Last December, I decided that in order to help towns better understand the challenges they face there should be something that could be an easy reference document. 

This came about from completing day one of a #CreatingBetterTowns masterclass for the Local Government Association with 24 councils and from thinking back to my military days when as a young platoon commander I had a tactical aide-memoire that provided all the key information and considerations to do my job.

Without it, I would have been lost on many occasions, especially when situations called for quick responses. From these two encounters, the #CreatingBetterTowns aide-memoire was born. I see it as a document that will evolve and change based on how it is used and how towns change over time.

The aide-memoire aims to address key areas that people involved in towns should understand, think about or consider. There are 13 core sections.

One needs to have a very good understanding of how residents, visitors and workers use a town today and in 5, 10 or 15 years

The definition of what a town is and what the National Planning Policy Framework says about Town Centre First and what the sequential and impact tests actually are.

Decision making is critical and many towns and businesses do not understand where data lies or what data is versus information and evidence. From these, one is able to derive knowledge as an individual and wisdom as an organisation. The former three will increasingly be machine-driven and the latter two human-driven – combining the two is called augmented intelligence.

Base knowledge of a town is key as it is the starting point and by this one needs to have a very good understanding of how residents, visitors and workers use it today and how they might use it in 5, 10 or 15 years and beyond.

How you approach many things in life can often determine how successful you will be and as such considering your approach is key. The two key approaches I think should be considered are ‘seek to understand before being understood’ (from Stephen Covey’s Seven Habits of Highly Effective People) and always looking at why you should do something rather than why you should not.

The place principle

Next up is being clear on what you are trying to achieve, which is broken down into the what, the why and who is required to do this? And how will you go about it and measure that change?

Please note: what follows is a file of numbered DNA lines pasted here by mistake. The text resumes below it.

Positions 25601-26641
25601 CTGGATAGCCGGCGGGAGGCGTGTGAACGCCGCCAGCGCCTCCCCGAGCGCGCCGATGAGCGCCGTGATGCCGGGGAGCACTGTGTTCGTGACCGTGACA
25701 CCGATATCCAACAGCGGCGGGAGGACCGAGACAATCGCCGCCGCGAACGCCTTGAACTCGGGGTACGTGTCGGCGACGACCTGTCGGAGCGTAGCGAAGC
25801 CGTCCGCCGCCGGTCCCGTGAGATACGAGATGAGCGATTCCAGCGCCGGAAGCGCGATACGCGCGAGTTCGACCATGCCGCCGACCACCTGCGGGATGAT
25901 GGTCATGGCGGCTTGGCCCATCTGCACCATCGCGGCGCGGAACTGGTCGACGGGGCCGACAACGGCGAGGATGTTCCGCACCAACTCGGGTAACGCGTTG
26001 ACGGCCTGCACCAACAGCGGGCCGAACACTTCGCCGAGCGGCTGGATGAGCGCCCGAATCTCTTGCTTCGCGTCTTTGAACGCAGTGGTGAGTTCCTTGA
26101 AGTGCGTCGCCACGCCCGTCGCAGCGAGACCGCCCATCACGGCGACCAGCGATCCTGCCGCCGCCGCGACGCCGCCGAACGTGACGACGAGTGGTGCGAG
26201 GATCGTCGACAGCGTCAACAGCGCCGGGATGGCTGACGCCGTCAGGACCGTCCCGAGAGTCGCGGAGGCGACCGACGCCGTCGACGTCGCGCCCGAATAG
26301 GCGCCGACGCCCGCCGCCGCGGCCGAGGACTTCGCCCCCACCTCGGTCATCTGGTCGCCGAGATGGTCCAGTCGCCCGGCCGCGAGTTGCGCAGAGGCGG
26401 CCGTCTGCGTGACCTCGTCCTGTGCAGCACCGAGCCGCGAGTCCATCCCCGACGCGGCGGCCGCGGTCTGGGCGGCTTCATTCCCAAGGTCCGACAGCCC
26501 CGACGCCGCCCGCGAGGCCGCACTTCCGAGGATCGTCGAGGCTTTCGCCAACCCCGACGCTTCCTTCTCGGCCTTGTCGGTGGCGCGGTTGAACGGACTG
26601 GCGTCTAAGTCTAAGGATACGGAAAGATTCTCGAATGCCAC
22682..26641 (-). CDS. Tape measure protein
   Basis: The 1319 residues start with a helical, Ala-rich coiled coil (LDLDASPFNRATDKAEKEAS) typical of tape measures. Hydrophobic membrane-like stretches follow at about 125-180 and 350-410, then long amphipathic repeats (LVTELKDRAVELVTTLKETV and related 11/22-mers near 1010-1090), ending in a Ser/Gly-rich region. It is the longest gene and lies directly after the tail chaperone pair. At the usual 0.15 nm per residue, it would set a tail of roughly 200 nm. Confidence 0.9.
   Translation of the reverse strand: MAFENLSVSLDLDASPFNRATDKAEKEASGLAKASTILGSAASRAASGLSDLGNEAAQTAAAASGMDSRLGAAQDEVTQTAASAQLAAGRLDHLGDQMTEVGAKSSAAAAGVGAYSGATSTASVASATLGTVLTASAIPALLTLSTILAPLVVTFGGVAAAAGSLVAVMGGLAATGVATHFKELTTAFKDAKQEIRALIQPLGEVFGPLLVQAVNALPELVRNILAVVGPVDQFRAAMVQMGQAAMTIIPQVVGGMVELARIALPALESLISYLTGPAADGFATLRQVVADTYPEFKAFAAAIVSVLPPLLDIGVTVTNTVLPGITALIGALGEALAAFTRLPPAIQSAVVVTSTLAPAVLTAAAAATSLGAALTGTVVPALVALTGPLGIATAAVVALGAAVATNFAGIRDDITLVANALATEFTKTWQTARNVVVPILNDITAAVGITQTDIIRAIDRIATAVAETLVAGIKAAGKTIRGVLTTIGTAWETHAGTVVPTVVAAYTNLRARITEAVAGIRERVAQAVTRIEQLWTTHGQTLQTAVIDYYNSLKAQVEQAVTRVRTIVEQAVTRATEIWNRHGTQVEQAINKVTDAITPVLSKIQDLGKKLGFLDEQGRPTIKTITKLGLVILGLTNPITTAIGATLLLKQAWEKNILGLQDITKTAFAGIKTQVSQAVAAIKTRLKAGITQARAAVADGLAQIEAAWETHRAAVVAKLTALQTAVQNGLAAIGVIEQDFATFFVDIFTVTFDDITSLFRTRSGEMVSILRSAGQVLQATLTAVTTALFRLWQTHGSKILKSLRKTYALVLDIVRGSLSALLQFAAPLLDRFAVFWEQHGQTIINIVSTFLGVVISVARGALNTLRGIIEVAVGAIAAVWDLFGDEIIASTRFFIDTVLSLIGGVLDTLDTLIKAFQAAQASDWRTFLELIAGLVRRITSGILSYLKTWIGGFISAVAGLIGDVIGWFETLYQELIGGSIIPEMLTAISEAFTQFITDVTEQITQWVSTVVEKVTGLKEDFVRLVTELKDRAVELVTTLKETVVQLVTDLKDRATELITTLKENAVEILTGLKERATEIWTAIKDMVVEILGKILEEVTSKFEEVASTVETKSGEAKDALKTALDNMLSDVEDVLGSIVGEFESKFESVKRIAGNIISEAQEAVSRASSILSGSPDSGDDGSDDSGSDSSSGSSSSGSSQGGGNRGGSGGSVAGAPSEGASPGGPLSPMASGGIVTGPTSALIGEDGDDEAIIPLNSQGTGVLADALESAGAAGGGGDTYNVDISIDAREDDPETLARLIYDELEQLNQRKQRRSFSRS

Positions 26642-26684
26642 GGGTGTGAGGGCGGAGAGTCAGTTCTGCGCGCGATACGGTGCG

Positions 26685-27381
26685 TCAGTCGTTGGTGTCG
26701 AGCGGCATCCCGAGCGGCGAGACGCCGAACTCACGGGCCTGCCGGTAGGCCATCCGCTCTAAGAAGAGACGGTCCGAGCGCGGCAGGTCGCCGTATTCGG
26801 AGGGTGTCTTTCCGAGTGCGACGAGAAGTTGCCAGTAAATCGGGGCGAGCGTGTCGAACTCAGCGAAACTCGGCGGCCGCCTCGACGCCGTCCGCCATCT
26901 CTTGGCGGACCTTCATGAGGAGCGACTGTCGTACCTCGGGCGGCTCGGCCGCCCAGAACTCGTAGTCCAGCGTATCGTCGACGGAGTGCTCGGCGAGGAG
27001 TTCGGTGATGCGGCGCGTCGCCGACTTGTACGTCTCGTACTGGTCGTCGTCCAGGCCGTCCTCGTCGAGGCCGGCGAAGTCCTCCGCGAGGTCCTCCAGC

Tied into both of the above is the ‘place principle’ developed by the Scottish Government and the Convention of Scottish Local Authorities, which is a succinct summary of why collaboration is critical to success.

Like any business or organisation, a town should have a vision that engages the heart and spirit, executed through a strategy that covers the people, execution and structure required to deliver which then creates a plan with a number of objectives, each with its own set of milestones.

The physical space of a town determines its character. From how buildings are used to the public realm that people value

Clear and achievable objectives are critical to success and the aide-memoire covers a process for how to identify an objective, factors that influence the objective and ultimately how to select the best course of action to achieve that objective. It also covers the reality of what happens when things don’t go to plan – do you continue, challenge or cease? Throughout the process data underpins the execution through tracking change.

The final two related areas are on understanding what place marketing is and being clear about your unique proposition, and making sure it is aligned with the community. Reinforcing this is the increasingly important digital profile and footprint required to put you and keep you on the map.

The physical space of a town determines its character, which is another key consideration. From how buildings are used and the increasing need for more diverse building uses, to the public realm that people value, engage with and maintain.

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